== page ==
• Sometimes go to mediation
  • 4-6 meetings over 5-6 months on average
  • If unsuccessful, must retain new attorneys

4. Early Mediation

  • Employ Divorce Financial Analyst (DFA)
  • Submit financial data
  • DFA creates settlement scenarios
  • Mediate with team (can include attorney, DFA, and/or psychologist)
  • Mental health professional helps with communication during mediation, or with career planning and/or parenting plan
  • Mediated Settlement Agreement provides info for drafting of decree by second attorney who files documents with court after they are signed by parties
  • Estimated Time: 60 to 90 days


Attorneys Prepare Documents

  • Qualified Domestic Relations Order
  • Warranty Deed and Deed of Trust
  • Withholding Order for Child Support
  • Medical Child Support Order
  • Agreement Incident to Divorce
  • Other Transfer Documents

Final Decree/Order is signed by Judge and divorcing parties.

Click here for a diagram of "Ways to get Divorced"


Patricia Barrett CFP CDFA Mediator

Phone:  832-858-0099

Address: 10777 Westheimer Suite 1100 

Houston, TX 77042


We offer Financial Planning for Divorce Mediation in Houston TX & the surrounding areas:

Women's Issues for Divorce ( 3 )
    There are many issues that women need to be especially attentive to during a divorce. Many women are not familiar with their familiy’s finances and may not be well positioned to deal with financial matters on their own. Credit may be in the name of the husband, so a wife may be in a position where she has no credit rating in her own name. Bank accounts and the money in them may suddenly become inaccessible. Family income may have been provided solely by the husband and the wife may have been out of the job market for years, or never in it, and may not have curent skills or the ability to provide family support on her own.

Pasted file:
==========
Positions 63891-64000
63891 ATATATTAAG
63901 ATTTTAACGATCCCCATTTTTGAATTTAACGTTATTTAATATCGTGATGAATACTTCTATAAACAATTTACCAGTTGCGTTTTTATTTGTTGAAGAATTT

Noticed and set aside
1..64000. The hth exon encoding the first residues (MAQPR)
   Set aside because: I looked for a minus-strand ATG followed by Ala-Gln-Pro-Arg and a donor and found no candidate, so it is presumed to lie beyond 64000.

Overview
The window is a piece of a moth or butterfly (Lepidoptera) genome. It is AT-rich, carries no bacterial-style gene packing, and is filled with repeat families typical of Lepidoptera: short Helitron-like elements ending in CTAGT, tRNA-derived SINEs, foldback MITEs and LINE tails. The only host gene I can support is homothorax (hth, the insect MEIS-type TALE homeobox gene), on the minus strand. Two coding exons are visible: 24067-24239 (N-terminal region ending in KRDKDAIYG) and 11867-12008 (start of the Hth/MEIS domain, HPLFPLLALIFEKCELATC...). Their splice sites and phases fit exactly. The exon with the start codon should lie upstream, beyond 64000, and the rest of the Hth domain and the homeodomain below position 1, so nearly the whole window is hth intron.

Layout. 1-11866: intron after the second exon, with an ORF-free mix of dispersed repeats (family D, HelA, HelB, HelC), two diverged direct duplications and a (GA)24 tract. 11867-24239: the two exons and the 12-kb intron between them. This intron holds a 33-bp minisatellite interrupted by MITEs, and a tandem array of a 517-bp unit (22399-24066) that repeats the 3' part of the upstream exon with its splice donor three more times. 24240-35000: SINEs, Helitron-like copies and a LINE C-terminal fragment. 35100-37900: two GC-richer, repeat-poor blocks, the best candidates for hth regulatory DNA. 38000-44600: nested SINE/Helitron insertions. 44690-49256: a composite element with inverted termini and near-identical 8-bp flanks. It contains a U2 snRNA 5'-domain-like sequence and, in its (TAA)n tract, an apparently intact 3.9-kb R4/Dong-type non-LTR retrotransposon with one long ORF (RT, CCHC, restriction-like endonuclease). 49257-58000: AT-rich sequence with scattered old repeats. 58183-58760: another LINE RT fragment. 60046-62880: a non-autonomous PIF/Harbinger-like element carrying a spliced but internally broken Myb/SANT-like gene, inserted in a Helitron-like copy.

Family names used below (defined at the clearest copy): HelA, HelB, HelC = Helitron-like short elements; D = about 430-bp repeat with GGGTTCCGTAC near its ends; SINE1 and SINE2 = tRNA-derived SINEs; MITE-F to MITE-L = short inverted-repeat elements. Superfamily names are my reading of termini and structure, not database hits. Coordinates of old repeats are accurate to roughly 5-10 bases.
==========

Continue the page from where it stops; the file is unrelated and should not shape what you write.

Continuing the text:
If children are involved, it is more common that primary responsibility for their care will reside with the wife. This raises many issues of financial responsibility as well as requirements for sharing decision-making authority about important health, education, and social issues.
    All these are very important matters, and professional assistance in addressing them can be critical to a suitable outcome. Read about the steps to take to prepare for divorce before going any futher. Patricia is qualified and experienced in helping with these things.


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Patricia Barrett CFP CDFA
Phone:  832-858-0099
Address: 10777 Westheimer, Suite 1100, Houston, TX   77042 email: